Social media use in the workplace is on the rise, both for aspects of the job and as a break from it. While social media can create benefits for companies in areas like recruiting, reputation management, and connecting with customers or colleagues, there are also hazards of using social media at work.
Here are some common pitfalls of social media in the workplace, and how to avoid them.
1. Wasting Productive Time.
Checking social media on your break time is a perfectly acceptable thing to do, as long as your employer doesn’t have a rule against social media access at work. But social media has a way of drawing you in, and before you know it, break time is over and you are still browsing away. If you have trouble with boundaries when it comes to social media use, it might be better to save it for outside work hours when you aren’t being paid.
2. Don’t Believe Everything You Read
Many things are said on social media, but a good number of them are untrue. Make it a habit to research before you share information with anyone else Have a skeptical mindset about things you see posted to avoid unnecessary drama and problems. This is good advice generally, but doubly so when it pertains to colleagues and others at your workplace.
3. Too much information
Social media encourages sharing, and people routinely share more than necessary at least some of the time. Revealing too much about your workplace, colleagues, or even controversial or unpopular personal beliefs may put your job in jeopardy. Therefore, it is wise to exdrcise caution when sharing personal information on social media.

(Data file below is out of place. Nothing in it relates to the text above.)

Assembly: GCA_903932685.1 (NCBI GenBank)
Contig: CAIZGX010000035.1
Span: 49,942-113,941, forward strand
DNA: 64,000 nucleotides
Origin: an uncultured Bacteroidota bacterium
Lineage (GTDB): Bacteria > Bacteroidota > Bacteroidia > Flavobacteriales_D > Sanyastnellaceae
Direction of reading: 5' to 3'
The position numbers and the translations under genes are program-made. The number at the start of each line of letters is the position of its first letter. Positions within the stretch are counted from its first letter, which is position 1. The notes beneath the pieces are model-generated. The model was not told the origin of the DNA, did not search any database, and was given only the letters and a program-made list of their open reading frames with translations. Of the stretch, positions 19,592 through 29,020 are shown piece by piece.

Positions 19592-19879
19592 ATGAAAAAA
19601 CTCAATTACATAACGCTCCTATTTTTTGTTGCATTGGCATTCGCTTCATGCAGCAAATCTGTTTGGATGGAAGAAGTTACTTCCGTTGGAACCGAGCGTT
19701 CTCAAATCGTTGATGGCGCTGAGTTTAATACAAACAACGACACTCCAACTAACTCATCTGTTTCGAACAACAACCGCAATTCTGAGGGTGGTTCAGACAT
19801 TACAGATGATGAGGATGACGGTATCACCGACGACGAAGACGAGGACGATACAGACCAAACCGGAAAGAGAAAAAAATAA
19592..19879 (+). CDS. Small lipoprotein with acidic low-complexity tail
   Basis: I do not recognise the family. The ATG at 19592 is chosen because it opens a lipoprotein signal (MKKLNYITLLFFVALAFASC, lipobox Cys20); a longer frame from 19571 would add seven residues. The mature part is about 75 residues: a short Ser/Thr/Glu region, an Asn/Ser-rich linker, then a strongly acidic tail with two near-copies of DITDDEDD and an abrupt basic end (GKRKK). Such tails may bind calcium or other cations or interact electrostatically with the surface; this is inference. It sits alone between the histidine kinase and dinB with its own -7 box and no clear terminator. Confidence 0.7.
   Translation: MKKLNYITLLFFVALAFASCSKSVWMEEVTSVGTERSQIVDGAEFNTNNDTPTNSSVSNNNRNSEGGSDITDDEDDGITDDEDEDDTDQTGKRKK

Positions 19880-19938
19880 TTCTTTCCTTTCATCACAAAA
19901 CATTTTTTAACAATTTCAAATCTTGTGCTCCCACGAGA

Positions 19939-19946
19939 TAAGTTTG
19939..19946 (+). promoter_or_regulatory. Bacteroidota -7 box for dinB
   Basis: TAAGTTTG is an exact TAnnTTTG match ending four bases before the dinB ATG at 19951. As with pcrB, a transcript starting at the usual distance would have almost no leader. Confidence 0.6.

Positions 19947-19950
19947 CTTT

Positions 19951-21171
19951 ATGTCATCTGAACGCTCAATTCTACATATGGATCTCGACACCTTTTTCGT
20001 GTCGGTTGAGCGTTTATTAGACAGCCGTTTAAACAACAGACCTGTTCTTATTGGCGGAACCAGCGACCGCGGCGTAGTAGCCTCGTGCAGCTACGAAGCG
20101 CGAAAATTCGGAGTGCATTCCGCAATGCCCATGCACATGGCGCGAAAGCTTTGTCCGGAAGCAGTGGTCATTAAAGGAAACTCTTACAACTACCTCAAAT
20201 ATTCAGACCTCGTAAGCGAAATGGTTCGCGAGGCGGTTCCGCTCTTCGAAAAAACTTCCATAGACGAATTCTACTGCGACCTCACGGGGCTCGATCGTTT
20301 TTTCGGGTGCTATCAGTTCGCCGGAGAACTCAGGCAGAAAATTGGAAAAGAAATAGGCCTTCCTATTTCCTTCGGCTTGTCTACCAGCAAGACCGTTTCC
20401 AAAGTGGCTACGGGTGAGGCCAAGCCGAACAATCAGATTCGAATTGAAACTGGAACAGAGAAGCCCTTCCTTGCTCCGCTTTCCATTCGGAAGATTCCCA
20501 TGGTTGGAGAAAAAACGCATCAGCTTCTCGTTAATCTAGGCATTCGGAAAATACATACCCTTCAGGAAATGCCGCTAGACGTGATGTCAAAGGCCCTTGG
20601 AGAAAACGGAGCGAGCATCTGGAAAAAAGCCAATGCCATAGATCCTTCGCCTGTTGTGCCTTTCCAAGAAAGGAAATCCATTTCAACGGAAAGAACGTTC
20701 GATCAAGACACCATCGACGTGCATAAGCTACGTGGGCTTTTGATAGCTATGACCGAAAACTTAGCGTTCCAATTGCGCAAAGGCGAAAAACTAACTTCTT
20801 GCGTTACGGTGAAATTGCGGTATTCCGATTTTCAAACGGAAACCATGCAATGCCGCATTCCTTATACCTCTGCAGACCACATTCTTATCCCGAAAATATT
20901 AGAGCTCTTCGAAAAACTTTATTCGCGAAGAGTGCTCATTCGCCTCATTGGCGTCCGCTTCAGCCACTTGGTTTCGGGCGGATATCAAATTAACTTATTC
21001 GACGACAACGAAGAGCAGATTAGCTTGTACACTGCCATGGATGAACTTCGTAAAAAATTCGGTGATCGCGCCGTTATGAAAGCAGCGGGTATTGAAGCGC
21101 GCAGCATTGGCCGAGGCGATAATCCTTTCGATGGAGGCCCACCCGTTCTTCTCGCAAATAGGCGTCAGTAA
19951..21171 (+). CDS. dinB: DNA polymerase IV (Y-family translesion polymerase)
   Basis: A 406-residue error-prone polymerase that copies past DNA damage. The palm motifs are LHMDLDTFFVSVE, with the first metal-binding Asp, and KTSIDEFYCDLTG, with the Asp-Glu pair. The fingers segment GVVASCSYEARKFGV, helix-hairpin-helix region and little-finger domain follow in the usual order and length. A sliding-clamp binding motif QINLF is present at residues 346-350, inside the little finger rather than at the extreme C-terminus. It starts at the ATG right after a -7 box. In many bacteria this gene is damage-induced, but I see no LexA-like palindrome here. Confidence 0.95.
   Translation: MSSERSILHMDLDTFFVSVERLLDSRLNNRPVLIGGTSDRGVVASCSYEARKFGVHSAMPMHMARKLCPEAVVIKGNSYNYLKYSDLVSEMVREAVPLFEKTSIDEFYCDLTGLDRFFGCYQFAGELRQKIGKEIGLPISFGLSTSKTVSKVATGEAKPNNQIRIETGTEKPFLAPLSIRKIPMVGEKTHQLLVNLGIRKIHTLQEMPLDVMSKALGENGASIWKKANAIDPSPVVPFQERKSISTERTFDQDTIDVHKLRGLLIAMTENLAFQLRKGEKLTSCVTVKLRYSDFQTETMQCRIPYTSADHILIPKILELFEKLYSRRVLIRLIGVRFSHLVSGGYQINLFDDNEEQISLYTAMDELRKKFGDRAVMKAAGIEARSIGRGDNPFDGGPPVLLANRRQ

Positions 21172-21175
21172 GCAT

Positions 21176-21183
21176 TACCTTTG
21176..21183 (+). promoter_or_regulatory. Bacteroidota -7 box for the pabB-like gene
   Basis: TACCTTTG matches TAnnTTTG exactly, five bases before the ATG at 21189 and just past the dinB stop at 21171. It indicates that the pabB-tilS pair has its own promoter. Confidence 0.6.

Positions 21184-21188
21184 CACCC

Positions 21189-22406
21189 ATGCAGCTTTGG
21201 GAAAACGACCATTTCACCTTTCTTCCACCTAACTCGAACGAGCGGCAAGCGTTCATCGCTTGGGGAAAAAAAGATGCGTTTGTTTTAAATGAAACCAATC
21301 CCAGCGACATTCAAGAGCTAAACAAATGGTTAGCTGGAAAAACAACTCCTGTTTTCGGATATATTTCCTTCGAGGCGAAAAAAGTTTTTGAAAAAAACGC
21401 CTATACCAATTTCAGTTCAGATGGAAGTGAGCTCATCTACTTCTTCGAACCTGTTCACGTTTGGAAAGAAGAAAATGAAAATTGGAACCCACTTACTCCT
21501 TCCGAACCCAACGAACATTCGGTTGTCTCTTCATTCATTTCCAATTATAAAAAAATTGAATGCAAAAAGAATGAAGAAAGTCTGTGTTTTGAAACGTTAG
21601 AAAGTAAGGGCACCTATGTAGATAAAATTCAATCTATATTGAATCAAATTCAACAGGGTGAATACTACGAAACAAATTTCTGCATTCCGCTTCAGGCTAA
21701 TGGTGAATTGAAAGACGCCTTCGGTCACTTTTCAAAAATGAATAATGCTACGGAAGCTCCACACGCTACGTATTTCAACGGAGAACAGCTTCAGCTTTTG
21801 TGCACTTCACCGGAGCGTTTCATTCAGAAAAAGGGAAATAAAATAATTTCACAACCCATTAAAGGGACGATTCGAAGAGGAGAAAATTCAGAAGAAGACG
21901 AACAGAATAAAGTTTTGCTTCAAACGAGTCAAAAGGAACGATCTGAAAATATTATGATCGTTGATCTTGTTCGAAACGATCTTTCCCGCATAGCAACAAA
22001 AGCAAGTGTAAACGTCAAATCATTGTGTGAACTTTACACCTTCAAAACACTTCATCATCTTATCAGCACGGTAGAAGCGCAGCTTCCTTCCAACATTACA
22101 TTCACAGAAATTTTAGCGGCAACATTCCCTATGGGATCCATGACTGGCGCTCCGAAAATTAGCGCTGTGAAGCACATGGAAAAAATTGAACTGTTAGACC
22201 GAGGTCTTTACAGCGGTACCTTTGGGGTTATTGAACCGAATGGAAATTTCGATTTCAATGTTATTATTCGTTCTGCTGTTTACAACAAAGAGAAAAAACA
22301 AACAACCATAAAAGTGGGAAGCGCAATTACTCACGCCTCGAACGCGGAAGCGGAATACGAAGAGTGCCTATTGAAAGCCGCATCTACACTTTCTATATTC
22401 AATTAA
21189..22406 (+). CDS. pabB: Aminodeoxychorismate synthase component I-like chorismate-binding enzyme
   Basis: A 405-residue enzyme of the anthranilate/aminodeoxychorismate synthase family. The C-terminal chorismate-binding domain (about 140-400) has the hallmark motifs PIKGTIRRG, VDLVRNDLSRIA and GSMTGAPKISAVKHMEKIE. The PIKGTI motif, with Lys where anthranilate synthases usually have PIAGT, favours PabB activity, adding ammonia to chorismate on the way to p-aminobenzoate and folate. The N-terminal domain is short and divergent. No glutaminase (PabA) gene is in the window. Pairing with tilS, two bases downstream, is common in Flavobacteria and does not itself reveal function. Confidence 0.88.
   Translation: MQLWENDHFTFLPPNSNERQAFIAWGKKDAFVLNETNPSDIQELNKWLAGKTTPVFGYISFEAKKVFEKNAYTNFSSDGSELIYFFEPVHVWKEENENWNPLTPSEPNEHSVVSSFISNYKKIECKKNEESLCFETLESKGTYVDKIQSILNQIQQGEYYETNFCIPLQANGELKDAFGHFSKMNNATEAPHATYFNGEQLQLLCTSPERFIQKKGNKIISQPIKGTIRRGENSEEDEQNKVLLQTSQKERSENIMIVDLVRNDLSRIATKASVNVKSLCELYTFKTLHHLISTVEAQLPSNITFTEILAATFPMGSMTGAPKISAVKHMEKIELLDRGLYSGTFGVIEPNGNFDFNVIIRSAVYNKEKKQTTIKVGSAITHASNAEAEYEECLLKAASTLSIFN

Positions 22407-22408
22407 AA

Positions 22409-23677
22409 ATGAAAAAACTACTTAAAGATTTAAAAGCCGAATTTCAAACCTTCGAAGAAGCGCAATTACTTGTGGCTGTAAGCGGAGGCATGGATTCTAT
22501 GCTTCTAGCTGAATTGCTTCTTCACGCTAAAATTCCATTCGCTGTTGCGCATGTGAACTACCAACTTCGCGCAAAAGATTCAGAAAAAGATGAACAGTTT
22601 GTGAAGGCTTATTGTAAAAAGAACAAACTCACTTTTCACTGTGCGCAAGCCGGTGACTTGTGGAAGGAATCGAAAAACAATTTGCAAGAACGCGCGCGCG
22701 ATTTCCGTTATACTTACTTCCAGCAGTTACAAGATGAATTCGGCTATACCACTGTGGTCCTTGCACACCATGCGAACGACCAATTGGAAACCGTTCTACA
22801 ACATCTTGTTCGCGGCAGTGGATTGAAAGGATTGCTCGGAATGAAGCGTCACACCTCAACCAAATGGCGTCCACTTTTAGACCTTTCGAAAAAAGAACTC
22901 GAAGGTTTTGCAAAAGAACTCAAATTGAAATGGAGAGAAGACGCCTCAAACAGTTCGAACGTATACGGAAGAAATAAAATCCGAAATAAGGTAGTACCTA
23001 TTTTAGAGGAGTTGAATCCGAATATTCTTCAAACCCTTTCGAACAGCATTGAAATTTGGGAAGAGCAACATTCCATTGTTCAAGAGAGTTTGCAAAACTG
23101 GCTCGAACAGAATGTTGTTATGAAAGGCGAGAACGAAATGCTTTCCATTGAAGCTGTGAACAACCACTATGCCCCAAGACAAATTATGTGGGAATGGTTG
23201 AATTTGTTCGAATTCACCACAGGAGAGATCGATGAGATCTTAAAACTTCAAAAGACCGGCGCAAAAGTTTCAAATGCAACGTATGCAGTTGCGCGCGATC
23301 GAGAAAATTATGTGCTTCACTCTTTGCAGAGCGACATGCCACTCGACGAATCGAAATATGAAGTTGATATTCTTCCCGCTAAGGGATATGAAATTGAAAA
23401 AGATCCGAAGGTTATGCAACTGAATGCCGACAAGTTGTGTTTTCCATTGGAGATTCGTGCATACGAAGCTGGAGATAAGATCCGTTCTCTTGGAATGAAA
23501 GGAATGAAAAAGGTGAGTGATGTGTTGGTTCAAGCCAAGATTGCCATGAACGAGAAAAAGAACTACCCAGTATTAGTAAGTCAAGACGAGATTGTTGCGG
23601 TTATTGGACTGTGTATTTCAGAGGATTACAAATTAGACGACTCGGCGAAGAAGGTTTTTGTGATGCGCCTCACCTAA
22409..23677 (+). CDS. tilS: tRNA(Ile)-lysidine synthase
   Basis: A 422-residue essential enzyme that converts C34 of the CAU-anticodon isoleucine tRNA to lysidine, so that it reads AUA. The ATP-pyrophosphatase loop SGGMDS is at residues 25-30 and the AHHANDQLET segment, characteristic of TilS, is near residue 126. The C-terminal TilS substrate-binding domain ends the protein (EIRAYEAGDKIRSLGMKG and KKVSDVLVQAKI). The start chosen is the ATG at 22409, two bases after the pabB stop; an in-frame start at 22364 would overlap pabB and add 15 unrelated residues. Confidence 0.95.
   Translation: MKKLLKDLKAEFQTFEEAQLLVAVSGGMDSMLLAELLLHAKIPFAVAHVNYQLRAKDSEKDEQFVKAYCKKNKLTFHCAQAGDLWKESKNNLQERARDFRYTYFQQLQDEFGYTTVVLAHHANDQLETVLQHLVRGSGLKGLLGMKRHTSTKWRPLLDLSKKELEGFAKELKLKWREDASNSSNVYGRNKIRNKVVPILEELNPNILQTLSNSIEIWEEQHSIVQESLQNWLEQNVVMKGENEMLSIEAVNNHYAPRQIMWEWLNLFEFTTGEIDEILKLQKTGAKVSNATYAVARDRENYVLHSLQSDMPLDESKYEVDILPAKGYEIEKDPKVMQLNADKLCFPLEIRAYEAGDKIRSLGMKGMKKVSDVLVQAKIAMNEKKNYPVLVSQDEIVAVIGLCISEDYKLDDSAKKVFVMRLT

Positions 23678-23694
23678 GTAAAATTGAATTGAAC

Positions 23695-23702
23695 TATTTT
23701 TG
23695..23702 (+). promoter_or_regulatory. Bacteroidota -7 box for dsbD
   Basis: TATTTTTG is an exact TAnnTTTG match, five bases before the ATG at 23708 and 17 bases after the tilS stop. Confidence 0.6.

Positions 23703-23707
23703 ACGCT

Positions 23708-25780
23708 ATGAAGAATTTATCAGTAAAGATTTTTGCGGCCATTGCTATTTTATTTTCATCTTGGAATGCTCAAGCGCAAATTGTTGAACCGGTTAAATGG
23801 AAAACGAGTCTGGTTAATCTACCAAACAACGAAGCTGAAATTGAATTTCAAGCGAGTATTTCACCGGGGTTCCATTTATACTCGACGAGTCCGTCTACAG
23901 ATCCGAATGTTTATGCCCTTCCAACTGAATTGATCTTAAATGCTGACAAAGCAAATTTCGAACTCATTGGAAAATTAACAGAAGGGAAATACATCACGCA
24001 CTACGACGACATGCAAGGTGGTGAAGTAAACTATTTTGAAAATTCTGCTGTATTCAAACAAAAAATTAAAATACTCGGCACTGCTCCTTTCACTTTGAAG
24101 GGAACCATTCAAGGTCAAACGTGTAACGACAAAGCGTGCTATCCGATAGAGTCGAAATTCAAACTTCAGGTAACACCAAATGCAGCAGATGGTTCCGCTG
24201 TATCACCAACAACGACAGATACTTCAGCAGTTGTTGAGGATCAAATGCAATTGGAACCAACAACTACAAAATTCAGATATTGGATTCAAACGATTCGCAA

4. Blurring The Lines
In the past, the line between the professional and the personal was pretty clear-cut. Today, most people have co-workers and supervisors accessing their social media, which can blur the line between business and personal relationships. Chances are, some of your work connections may not have appropriate boundaries and could bring work issues or problems up on social media during off hours. This can quickly result in stress and burnout. To avoid this, set clear boundaries for yourself and stick to them.
5. Privacy settings Are Only So Effective
Nothing on social media is ever really private. However, many people aren’t aware of this and assume that their privacy settings protect them. Even if your followers or friends can’t share your posts with others through social media, they can easily take screenshots or save pages and then share those in a variety of ways, including on other platform or in emails.
The bottom line is, you should never, ever post something on social media that you don’t want everyone at your workplace (and everyone else) to know.
Social media creates immediate hazards to employees’ focus and dedicated work time. Therefore, it’s up to employers to set clear policies about social media usage and consistently enforce them. Doing so will help govern employee behavior and expose violations before they cause problems that spill over into the workplace.
CCSU offers a continuing education presentation about social media in the workplace which explains the importance of decision-making and other workplace issues related to social media. Join our mailing list for information on all the continuing education courses we offer.